CAS Lectures Spring 2013
The CAS Lecture Series is an opportunity for the general public to learn more about astronomy than the weekly observing sessions permit. The series consists of several talks given by CAS members or outside speakers on a variety of topics in astronomy or space exploration. In the event that the lecture series is not filled, it is complimented with episodes of the Cosmos series hosted by Carl Sagan. The lectures are held on Fridays throughout the fall and spring semesters at 7:00 PM in the first floor classroom at Fuertes. Little or no astronomy background is required. If weather permits, the observatory will be open for public viewing after the talk.
Most of the universe is invisible, almost literally. All of the cloudy nights we have in Ithaca that prevent us from seeing the night sky do not compare to the impossibility of trying to see dark matter with your eyes, a telescope, a microscope, or any other type of scope instrument. Dark matter is not hiding. It makes up over 75% of the mass in the universe and yet we cannot see it. I will talk about what dark matter is, why we think so much dark matter exists, why it is impossible to "see," and the new state-of-the-art attempts to detect dark matter --- something that could happen possibly even in the next few years.
This is NOT Your Parents' Solar System...
Dwarf planets, Kuiper Belt Objects, chaotic orbits, the Crater of Doom, and now hot Jupiters around other stars... Many people long for the Good Old Days(TM) when the solar system was simple: nine planets going around the Sun like clockwork, and just a few comets and asteroi-DUCK! being untidy. Well, how about the REALLY Good Old Days, when there were only seven movable things and a bunch of stars all going around the Earth? The history of planetary astronomy reflects the scientific process: as we get new data, we have to revise how we think about things--and our place in the universe. Join us for a tour of how we learned about the solar system, why the last 50 years has truly been the Golden Age of planetary science, and a bit about current research. As a lab practical (assuming the cloud gods permit us!), we'll observe a few of the planets and asteroids currently visible.
Heaven and Hell
Carl Sagan (in DVD form)
Almost everyone knows the name of famed astronomer and science popularizer Carl Sagan. A Cornell professor from 1971 until his death in 1996, one of his personal projects was the filming of a television series called Cosmos, which originally ran on public television in 1980 and held the record for most widely-watched series on PBS for the next decade. It addressed the history of science, and especially astronomy, throughout the ages, our findings about the universe, and the impact of this knowledge on humanity's past and future. We will be showing the fourth episode of the series, Heaven and Hell, instead of our ordinary Public Lecture this week. This series is really a classic, and well worth watching!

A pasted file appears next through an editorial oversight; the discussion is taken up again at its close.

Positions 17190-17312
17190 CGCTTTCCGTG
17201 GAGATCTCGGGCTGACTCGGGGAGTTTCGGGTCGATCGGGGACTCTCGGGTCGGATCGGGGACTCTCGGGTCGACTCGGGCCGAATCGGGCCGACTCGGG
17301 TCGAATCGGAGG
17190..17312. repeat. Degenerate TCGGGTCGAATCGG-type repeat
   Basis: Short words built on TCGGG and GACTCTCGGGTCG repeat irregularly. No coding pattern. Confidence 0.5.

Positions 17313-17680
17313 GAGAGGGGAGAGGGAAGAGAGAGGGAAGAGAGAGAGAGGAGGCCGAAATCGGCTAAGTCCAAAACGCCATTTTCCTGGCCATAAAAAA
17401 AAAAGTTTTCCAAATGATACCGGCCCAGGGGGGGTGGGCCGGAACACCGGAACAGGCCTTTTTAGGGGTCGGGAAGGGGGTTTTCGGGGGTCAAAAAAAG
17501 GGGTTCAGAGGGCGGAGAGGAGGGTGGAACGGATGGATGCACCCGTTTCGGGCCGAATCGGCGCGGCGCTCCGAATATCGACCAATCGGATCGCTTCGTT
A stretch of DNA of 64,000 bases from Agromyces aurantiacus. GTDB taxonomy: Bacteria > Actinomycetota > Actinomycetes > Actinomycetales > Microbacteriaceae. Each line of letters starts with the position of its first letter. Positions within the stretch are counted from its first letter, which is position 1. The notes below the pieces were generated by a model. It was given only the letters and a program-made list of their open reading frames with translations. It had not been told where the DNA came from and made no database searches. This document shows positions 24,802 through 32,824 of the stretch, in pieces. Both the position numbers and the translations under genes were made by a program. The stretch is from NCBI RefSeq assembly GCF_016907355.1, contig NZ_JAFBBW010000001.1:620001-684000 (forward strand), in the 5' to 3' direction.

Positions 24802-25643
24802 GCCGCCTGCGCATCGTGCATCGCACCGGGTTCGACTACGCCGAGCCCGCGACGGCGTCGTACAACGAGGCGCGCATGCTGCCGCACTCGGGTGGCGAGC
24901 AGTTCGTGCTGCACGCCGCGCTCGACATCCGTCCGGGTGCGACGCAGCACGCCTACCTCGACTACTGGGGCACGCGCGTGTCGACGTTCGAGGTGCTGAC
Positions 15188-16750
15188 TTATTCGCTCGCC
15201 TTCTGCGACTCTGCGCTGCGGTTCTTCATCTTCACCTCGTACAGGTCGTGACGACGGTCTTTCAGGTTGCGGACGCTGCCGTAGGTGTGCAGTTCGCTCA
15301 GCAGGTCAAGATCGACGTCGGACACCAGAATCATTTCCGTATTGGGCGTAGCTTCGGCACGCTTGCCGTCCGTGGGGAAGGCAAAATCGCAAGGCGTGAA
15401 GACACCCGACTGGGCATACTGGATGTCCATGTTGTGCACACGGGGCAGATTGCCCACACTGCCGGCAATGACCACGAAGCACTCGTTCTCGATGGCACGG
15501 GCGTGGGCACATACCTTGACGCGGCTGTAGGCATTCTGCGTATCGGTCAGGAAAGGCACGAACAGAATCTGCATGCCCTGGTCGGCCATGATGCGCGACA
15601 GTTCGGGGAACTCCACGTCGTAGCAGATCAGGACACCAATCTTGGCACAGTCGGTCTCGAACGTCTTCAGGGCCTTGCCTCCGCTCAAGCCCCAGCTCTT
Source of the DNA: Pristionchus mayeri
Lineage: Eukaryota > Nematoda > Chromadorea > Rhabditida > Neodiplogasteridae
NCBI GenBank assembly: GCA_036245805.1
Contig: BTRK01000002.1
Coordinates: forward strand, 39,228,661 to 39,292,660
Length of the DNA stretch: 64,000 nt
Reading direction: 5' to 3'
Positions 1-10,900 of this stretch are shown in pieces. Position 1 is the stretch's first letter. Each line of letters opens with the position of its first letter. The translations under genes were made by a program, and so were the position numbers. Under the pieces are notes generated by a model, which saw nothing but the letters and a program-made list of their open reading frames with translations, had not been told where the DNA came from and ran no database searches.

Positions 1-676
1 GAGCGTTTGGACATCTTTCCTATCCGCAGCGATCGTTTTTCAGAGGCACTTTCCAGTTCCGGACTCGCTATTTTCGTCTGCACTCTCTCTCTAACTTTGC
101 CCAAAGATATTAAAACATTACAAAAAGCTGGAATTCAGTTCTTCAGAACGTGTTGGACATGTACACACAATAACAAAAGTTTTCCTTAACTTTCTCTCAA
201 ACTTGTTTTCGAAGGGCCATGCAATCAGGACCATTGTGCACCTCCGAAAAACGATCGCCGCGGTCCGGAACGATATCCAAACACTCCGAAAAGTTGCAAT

Blues for a Red Planet
Carl Sagan (in DVD form)
Almost everyone knows the name of famed astronomer and science popularizer Carl Sagan. A Cornell professor from 1971 until his death in 1996, one of his personal projects was the filming of a television series called Cosmos, which originally ran on public television in 1980 and held the record for most widely-watched series on PBS for the next decade. It addressed the history of science, and especially astronomy, throughout the ages, our findings about the universe, and the impact of this knowledge on humanity's past and future. We will be showing the fifth episode of the series, Blues for a Red Planet, instead of our ordinary Public Lecture this week. The episode focuses on the planet Mars, from our earliest visual observations through its current (as of the 1990s) exploration and the future possibility of colonization. This series is really a classic, and well worth watching!
Observations on Literature & the Night Sky from a Late-Blooming Star-Geezer
Wallace Watson, a CAS member and retired English professor and dean (Duquesne University, Pittsburgh PA,) will discuss, and show examples of, astronomical references in European and American literature, as well as his own recent ventures into amateur astronomy.
The Development of Rocket Technology
Don Barry, an astronomer working and teaching here at Cornell and a frequent visitor to Fuertes, will be giving a historical overview of the development of rocket technology as a whole, starting with Tsiolkovsky and Goddard, focusing some detail on the 1950s and 1960s, and in particular discussing citizen participation in that early period, when hundreds of people were involved in amateur observations to help in the determination of orbits of those first spacecraft.
This was also CAS's First Annual Yuri's Night Celebration!
CAS member Brecken Blackburn will be giving a lecture this week on asteroid impacts, a perennial favorite of science fiction novels and apocalyptic prophecies alike. But how much do we know about these silent killers? She will be talking about what asteroids actually are, how they have shaped Earth's development, and the technologies that could find and protect us from death from the skies.
ET Phones Home?: Astrobiological Thoughts
CAS President Adrian Poniatowski will be giving a lecture on the possibility of extraterrestrial life, reasonable considerations one can make about such beings, recently discovered exoplanets that could be host to ET, and finally ending with a debate about the philosophical implications of our place in the Universe, be it teeming with civilized life or devoid of it.